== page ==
With Growing Financial Power, Black Outlook Is Rosy

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African-Americans are the largest racial minority market, constituting 11% of the U.S. adult population, per research firm Experian. And this group is increasing its purchase power, which reached $913 billion in 2008, up from $590 billion in 2000. By 2013, that amount will reach $1.2 trillion, meaning nine cents out of every dollar spent in the U.S. will come from African-American consumers.

Using data from several of its consumer and media divisions, Experian says African-Americans are also more optimistic about their financial situation than the general population.

African-Americans are more likely than average American adults to say that in the next year they will be better off financially: Experian data says 36% of African-Americans said they would be better off financially, versus 31% of all adults.

Experian Simmons' Summer 2009 National Consumer Study surveyed consumers on -- among other things -- which statements applied to them. The firm says statements that indexed most strongly with African-Americans versus the general population included: "Owning a foreign car is much more prestigious than owning an American car;" "People often copy what I do or wear;" "I prefer fast food to home cooking;" and "I'm usually first among my friends to try new clothing styles."

In the area of finance, the statements that indexed most strongly for African-Americans were: "I find advertising for financial services to be interesting;" "I'll pay any price for good financial advice;" and "My friends or associates often ask for my advice in financial matters." In the area of shopping, the study says African-Americans index most strongly with statements like: "I'm usually first among friends to shop at a new store;" and "I often go out of my way to find a new store."

In the health area, "The most expensive medicine is usually best;" "I gather health info from the library;" and "There is not much point in taking non Rx meds since they don't really work" all index strongly with African-American consumers. Finally, in the area of media habits, statements like "I enjoy reading ads in magazines;" "advertising helps me choose products for my kids;" and "I find TV ads interesting and quite often it gives me something to talk about" index strongly.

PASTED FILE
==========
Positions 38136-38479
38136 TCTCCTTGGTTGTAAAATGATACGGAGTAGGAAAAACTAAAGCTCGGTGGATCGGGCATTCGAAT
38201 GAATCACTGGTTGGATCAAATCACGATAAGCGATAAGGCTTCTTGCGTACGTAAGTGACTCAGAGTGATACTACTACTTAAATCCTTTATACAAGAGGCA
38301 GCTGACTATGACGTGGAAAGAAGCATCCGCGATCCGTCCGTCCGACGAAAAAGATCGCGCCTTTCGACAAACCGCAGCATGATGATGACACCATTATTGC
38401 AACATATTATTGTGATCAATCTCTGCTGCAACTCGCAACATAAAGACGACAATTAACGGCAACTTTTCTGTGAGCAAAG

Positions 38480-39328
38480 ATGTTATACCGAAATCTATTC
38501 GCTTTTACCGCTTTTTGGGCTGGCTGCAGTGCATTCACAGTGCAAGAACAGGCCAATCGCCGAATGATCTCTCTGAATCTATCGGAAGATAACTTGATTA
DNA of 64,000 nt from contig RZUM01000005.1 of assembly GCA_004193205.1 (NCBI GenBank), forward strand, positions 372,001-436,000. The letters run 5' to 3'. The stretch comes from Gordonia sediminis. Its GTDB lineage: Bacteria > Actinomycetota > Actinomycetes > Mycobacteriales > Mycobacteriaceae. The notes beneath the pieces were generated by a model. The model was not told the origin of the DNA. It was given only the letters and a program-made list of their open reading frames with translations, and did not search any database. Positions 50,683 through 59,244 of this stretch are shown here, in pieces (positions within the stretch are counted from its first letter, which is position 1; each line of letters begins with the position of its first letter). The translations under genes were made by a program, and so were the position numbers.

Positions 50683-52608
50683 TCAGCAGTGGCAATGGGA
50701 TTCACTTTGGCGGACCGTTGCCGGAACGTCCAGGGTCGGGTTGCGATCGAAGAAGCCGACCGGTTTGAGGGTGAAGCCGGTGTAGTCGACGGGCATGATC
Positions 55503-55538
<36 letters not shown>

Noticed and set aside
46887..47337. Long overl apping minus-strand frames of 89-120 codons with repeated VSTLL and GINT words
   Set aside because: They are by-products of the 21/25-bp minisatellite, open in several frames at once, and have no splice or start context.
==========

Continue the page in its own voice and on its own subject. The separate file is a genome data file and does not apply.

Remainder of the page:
Per Experian Simmons' Spring 2009 Multi-Media Engagement Study, House Beautiful magazine readers are 37% more likely to be African-American and the magazine scores 83% higher than the average magazine among African-Americans readers who say they are likely to buy products or services advertised in the magazine. Other top-ranking magazines are American Baby, Sporting News, Harper's Bazaar, Health, Soap Opera Digest, Parenting, Hot Rod, Fitness and Ebony.

The firm's New Media Study conducted last spring said African-Americans are 20% more likely than average to watch movies online, 19% more likely to listen to Internet radio and 18% more likely to use social tags or bookmarks. The most popular mobile activities were watching video uploaded to phone, uploading photos to social networking sites, downloading ringtones and music and watching streaming video.

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2 comments about "With Growing Financial Power, Black Outlook Is Rosy ".
  1. Anne Gallagher from 2DCodeMe , February 22, 2010 at 11:14 a.m.

    I struggle to understand your rationale in using the word "rosy" to describe a situation in which a racial minority market, that constitutes 11% of the U.S. adult population, is predicted to spend 9ยข of every dollar BY 2013. I would suggest a more accurate term such as "approaching equanimity."

  2. Nina Lentini from MediaPost Communications , February 22, 2010 at 5:39 p.m.

    You make a point, Anne. We chose the word rosy because the story's source notes that a higher percentage of African Americans than the general population says it expects to be better off financially next year. Hope that answers your question!